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Public closures, a ban on gatherings, quarantine notices and orders for isolation have become increasingly common as the coronavirus continues to spread across the United States.
Officials in Washington state and San Francisco are limiting the number of people allowed to attend public gatherings. The governor of California joined them on Thursday in urging the cancellation of all events with more than 250 people in attendance.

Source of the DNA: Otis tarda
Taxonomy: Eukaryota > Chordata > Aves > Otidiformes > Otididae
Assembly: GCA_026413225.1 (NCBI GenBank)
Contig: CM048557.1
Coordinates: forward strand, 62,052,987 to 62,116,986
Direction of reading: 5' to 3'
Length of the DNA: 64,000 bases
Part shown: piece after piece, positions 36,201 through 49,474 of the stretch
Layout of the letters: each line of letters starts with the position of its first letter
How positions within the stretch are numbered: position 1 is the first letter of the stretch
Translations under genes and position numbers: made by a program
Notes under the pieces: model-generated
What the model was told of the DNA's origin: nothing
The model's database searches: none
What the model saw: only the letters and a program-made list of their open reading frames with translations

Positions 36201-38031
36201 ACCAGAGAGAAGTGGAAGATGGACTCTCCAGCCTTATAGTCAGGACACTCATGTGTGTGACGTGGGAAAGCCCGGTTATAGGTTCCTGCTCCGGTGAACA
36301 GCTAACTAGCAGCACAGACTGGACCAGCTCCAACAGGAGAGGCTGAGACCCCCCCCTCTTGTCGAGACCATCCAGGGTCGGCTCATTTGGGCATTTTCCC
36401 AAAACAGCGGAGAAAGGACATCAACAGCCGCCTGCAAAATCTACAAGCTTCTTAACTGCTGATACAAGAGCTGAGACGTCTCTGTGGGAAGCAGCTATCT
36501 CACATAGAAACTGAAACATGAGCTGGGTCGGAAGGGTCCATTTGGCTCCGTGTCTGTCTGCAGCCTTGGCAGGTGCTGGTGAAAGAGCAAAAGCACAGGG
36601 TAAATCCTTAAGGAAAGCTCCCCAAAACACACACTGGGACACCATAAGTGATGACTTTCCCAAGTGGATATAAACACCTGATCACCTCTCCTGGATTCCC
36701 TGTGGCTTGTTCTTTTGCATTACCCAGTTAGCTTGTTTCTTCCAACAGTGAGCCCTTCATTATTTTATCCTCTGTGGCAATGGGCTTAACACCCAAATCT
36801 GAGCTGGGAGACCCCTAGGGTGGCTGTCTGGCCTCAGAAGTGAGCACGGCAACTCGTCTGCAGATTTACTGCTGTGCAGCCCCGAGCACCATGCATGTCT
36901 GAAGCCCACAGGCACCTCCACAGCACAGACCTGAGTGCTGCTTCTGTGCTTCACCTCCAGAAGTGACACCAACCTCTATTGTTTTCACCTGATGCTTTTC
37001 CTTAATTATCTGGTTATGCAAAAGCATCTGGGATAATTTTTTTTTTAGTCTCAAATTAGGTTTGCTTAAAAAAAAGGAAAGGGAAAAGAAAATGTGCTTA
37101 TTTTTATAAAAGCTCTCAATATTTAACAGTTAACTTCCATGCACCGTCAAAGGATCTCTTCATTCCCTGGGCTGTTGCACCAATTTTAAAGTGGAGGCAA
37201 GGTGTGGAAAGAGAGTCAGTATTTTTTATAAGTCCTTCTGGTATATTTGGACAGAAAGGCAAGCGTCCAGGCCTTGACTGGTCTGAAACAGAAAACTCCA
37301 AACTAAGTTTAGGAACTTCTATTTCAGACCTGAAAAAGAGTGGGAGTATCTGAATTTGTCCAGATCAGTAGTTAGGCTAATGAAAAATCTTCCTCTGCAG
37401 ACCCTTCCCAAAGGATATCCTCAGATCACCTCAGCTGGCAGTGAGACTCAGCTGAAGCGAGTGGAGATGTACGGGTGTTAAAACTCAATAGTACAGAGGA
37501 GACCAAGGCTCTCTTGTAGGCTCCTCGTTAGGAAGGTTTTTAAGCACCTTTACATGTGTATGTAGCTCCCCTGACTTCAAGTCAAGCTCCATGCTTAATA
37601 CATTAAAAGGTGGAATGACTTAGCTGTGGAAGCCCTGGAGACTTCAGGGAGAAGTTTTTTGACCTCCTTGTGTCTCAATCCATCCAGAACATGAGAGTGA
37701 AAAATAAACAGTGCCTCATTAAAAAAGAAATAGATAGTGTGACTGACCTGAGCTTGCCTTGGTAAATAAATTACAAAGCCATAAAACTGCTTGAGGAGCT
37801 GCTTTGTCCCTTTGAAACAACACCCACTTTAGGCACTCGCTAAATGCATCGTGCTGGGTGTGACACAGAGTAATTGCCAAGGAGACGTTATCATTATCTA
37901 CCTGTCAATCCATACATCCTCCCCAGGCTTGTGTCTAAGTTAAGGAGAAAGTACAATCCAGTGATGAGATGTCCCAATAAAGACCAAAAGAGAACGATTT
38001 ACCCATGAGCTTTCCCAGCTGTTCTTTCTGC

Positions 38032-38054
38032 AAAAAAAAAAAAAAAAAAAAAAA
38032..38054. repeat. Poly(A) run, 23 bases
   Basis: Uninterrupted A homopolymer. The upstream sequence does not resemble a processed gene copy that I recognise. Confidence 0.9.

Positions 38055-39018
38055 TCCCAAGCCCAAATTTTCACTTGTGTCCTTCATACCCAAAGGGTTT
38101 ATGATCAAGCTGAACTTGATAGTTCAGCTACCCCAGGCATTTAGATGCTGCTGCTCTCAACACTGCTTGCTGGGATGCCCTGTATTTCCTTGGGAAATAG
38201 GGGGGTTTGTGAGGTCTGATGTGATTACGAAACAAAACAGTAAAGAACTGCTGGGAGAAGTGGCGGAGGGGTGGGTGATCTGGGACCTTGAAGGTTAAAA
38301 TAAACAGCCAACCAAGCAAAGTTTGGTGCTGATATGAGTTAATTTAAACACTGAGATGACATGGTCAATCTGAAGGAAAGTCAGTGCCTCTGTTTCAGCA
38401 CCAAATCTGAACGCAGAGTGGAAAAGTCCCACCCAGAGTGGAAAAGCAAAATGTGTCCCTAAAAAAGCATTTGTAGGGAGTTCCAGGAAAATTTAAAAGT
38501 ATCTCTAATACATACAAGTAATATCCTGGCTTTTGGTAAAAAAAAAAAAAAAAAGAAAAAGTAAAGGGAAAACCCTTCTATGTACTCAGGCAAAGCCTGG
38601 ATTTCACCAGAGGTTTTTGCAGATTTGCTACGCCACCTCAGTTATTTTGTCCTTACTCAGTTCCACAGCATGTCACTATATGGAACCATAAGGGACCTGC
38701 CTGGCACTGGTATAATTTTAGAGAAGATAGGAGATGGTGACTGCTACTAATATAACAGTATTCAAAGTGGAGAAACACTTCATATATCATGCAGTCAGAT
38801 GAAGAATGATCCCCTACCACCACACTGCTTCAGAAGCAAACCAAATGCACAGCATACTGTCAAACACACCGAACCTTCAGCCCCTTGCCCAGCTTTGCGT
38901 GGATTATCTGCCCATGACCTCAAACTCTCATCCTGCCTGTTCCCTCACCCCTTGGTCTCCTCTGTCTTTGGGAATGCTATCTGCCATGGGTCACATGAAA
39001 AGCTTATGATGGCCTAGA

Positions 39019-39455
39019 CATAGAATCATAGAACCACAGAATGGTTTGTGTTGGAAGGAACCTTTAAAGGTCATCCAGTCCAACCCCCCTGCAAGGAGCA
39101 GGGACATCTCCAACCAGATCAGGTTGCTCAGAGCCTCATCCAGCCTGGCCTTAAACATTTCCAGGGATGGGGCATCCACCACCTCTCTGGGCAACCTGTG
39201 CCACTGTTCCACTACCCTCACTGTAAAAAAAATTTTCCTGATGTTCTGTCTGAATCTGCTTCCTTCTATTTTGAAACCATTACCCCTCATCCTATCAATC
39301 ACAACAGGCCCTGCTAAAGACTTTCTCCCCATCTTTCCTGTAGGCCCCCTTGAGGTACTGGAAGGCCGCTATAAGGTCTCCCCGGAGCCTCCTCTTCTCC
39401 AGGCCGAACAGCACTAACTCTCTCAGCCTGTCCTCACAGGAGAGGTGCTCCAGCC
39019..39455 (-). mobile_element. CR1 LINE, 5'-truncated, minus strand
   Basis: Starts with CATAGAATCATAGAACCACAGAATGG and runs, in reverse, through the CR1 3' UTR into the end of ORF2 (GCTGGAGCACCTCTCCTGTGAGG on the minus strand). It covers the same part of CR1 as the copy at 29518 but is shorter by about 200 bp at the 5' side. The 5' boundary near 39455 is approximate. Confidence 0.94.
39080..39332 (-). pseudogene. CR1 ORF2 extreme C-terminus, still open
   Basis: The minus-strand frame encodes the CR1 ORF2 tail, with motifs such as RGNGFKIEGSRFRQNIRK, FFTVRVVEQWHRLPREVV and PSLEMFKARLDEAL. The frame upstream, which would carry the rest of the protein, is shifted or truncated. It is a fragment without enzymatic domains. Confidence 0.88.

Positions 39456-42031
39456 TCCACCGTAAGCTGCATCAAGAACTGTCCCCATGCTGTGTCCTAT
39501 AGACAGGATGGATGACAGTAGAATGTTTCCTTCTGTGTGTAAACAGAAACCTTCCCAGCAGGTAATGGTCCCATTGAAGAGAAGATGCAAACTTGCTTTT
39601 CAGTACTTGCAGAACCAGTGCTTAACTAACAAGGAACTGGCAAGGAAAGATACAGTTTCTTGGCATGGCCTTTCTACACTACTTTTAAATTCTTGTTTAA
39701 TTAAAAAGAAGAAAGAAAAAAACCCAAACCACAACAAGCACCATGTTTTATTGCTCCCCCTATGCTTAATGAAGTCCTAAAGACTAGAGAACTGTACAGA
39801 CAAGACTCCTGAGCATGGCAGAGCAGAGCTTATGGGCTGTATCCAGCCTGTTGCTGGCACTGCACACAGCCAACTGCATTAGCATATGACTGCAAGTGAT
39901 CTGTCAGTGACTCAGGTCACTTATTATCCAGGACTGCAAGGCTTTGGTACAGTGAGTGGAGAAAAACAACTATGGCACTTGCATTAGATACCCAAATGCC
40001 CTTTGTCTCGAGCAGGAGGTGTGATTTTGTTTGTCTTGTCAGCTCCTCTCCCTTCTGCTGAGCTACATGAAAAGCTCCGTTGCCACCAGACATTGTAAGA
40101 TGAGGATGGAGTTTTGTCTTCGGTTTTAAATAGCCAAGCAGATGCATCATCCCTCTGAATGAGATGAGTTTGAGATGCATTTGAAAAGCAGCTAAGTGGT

The governor of Kentucky, a Bible belt state, has asked churches and other religious institutions to temporarily cancel services.
But if it seems these actions are infringing on individual freedoms guaranteed by the U.S. Constitution, think again.
“You don’t have a right to assemble against the backdrop of known public health risk,” James G. Hodge told McClatchy News.
Hodge is the director of the Center for Public Health Law and Policy at Arizona State University. …